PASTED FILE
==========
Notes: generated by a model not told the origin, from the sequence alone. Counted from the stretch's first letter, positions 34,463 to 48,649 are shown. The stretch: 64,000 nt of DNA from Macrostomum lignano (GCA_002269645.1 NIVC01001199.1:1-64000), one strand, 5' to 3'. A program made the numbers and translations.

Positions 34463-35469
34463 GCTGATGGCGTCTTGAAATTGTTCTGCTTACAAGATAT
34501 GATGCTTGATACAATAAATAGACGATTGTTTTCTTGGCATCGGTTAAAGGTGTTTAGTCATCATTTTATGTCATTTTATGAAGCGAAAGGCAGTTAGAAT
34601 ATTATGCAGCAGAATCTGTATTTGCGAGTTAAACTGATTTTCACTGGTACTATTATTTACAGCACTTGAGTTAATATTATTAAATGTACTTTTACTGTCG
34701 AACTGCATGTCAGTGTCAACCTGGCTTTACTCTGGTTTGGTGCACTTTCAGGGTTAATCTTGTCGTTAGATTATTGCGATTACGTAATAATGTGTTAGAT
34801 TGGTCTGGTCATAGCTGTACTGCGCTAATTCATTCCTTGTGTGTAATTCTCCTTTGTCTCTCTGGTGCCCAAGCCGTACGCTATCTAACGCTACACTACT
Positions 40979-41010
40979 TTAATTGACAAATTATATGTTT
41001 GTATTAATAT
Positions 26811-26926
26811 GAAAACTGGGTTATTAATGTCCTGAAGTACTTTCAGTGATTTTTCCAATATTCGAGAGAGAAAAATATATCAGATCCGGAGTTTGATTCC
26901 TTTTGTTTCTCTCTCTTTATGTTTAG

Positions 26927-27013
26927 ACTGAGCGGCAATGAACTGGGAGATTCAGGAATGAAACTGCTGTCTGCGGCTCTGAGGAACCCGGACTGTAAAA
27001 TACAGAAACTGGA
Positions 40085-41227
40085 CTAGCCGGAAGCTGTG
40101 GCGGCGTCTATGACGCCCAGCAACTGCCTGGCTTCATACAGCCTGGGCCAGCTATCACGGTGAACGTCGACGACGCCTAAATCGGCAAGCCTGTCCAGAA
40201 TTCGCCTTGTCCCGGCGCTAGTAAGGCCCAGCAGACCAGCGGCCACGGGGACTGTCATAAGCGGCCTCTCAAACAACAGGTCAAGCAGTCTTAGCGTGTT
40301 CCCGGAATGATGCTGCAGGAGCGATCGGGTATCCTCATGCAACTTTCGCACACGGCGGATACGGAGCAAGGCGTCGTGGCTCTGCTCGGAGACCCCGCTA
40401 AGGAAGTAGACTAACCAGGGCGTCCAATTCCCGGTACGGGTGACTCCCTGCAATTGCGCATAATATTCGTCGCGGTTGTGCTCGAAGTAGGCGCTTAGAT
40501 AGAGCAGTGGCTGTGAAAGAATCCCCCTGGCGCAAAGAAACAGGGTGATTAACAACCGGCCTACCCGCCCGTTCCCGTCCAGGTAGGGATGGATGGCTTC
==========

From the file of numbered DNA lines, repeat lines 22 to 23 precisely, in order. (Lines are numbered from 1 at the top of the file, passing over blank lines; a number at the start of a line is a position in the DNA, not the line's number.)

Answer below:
40401 AGGAAGTAGACTAACCAGGGCGTCCAATTCCCGGTACGGGTGACTCCCTGCAATTGCGCATAATATTCGTCGCGGTTGTGCTCGAAGTAGGCGCTTAGAT
40501 AGAGCAGTGGCTGTGAAAGAATCCCCCTGGCGCAAAGAAACAGGGTGATTAACAACCGGCCTACCCGCCCGTTCCCGTCCAGGTAGGGATGGATGGCTTC